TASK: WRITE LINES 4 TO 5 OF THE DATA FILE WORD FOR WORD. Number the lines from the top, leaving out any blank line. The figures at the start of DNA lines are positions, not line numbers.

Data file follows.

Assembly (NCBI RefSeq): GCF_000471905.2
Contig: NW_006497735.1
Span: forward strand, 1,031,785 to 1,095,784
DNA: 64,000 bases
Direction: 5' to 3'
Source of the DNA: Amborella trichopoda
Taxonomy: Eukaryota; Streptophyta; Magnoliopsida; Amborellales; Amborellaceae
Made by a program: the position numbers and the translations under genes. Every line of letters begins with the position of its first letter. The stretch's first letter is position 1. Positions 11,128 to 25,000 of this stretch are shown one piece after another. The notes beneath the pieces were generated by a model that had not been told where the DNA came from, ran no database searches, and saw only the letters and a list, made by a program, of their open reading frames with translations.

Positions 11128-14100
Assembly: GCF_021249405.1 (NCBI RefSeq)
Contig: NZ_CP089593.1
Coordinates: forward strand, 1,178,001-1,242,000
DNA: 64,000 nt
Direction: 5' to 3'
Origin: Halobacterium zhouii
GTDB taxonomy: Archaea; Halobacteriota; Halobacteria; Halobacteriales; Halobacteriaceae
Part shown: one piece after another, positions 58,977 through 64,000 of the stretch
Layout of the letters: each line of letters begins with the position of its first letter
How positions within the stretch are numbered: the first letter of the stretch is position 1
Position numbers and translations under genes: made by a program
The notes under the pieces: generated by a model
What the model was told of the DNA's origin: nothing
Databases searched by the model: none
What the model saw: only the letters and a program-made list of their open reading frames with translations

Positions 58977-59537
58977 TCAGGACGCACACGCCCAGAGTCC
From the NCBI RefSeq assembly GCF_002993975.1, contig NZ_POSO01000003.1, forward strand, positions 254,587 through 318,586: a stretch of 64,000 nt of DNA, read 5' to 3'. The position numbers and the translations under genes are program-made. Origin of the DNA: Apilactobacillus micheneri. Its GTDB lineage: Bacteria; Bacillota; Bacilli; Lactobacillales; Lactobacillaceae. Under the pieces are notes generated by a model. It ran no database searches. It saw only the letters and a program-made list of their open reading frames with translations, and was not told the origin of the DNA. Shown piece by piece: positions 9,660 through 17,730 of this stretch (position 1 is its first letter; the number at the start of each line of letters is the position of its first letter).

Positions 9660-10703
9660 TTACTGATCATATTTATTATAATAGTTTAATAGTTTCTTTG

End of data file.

DNA: 64,000 bases
Direction: 5' to 3'